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Connecticut Government Contractors: What you need to know

Employers with 50 or more employees awarded state public works contracts of $50,000 or more must develop and submit an affirmative action plan for approval by the Connecticut Commission on Human Rights and Opportunities (CHRO). When the CHRO approves an affirmative action plan, it issues a certificate of compliance to the contractor. The certificate is valid for 2 years, but it may be revoked by the CHRO if the contractor does not implement its affirmative action plan. Failure to develop an affirmative action plan will cause the contractor to be barred from bidding on future contracts until an approved plan is in place.
If a contractor has a collective bargaining agreement with a labor union, it must notify the union of its affirmative action commitment. A contractor must also post a notice of its commitment in job advertisements and in a conspicuous place in the workplace where employees and applicants will see it.
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Contractors on public works projects of $500,000 or more must have an affirmative action plan approved after a bid has been accepted, but before the contract is awarded. Public works contractors must also agree to make good-faith efforts to use minority business enterprises as subcontractors and material suppliers on public works projects.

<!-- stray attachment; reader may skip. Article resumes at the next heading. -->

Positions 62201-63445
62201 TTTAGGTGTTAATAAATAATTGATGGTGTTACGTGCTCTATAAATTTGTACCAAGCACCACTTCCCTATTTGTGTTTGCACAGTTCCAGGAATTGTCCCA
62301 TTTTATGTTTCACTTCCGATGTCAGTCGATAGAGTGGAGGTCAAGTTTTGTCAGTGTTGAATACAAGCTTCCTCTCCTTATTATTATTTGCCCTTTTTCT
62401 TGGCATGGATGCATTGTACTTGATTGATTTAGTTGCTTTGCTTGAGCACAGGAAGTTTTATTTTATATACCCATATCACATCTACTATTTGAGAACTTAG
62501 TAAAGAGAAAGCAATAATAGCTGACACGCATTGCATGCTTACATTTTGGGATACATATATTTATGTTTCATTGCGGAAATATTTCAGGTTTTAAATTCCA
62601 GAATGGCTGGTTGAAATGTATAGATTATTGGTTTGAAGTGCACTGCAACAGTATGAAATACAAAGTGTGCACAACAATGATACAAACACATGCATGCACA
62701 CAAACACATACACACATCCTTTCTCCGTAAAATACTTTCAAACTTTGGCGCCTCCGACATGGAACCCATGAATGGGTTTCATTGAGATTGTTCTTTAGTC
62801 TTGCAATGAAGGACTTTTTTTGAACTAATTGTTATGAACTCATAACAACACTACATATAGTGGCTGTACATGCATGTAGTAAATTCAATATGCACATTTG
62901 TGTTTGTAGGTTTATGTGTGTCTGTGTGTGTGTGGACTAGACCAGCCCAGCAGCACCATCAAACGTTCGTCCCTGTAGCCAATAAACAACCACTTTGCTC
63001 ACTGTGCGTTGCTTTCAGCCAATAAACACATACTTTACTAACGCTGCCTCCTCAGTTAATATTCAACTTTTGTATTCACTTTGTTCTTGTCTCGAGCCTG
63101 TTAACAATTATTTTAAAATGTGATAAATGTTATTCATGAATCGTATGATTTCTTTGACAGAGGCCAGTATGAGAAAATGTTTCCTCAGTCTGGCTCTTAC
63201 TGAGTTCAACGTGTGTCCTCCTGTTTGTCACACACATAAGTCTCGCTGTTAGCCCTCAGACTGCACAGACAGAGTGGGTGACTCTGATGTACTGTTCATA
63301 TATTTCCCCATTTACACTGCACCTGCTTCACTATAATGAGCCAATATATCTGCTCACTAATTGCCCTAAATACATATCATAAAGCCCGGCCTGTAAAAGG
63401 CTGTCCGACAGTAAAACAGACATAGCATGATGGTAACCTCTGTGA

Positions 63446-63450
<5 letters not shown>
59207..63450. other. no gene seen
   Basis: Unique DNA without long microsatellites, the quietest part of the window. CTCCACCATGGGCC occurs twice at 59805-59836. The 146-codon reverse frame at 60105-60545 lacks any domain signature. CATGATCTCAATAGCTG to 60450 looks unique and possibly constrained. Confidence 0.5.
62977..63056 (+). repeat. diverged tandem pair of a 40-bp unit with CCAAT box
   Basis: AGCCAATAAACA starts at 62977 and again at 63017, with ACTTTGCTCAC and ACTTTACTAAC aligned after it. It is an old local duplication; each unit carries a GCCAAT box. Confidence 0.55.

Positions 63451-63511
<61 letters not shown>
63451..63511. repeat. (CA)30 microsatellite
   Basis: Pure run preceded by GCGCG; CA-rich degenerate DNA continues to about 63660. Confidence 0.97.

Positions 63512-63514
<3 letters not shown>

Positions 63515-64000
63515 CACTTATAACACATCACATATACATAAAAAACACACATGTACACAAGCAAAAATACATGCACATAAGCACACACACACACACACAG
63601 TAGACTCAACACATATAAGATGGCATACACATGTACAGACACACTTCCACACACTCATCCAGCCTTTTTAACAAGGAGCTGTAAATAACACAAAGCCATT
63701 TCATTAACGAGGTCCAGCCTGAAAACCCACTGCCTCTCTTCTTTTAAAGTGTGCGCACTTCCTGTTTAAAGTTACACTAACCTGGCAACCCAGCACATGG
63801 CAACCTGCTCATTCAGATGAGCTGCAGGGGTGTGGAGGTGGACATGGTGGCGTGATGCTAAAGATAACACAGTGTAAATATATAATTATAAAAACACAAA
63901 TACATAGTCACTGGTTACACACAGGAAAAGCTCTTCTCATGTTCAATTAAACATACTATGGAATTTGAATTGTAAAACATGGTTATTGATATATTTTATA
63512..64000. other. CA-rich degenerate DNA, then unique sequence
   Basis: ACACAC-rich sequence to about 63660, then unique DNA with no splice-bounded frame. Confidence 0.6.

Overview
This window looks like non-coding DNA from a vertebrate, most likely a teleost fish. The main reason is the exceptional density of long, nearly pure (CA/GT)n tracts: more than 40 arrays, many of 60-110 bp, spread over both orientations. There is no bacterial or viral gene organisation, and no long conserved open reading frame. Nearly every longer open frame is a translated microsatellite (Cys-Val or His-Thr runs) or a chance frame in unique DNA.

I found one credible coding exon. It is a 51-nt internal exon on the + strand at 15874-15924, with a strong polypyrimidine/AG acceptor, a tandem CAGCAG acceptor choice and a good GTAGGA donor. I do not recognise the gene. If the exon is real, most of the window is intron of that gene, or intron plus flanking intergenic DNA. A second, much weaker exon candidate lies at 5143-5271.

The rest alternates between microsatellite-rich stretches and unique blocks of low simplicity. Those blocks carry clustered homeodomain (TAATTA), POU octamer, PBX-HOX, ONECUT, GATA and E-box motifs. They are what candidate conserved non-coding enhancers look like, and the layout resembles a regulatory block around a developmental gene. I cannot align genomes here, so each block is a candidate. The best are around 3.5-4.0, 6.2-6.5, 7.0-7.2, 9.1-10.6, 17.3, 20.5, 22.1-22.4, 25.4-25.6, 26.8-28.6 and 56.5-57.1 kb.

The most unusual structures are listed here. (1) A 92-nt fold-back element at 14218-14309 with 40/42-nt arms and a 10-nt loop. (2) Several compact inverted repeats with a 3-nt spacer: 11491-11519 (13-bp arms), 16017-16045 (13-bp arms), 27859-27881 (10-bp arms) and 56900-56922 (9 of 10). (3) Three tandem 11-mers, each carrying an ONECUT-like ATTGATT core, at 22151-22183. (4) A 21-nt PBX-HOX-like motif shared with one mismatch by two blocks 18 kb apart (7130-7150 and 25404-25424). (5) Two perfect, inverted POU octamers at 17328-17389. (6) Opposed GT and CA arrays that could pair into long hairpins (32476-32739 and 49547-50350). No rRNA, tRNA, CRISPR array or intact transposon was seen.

All public works contractors and subcontractors must file compliance reports with the CHRO regarding employment policies, programs, and statistics (CT Gen. Stat. Sec. 46a-68bet seq.).
For more information on doing business with the state of Connecticut,

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Affirmative Action Webinar Recording
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BLR Webinar: "OFCCP: Increased Enforcement Means Heightened Scrutiny; How To Prepare for the Spotlight""
The New EEO-1 Report: 5 Steps to Ensure Compliance: Special Report - Download
This special report will ensure compliance with the new changes on the EEO form. The report focuses on the critical steps employers should take. Download now."
The Dodd-Frank Act of 2010 Webinar Recording
BLR Webinar: "The Dodd-Frank Act of 2010: What Employers Must Know—and Do—To Comply With This Sweeping New Legislation""
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BLR Webinar: "Off the Clock? How To Determine When Time Worked Is Compensable Under Federal Law""
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We’ve compiled a list of the 100 most commonly asked questions we have received on the federal Fair Labor Standards Act (FLSA) overtime regulations.
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This report, "Top 100 FLSA Q&As", is designed to provide you with an examination of the federal FLSA overtime regulations in Q&A format, including valuable tips for bringing your workplace into compliance in an affordable manner.

At the end of the report, you will find a list of state resources on wage and hour issues. This report includes practical advice on topics such as:
  • FLSA Coverage: How FLSA regulations apply to all employers and any specific exemptions from the overtime requirements
  • Salary Level: Qualifying for exemptions and nonexempt employees
  • Deductions from Pay: Deducting for violations, disciplinary reasons, sick leave, or personal leave


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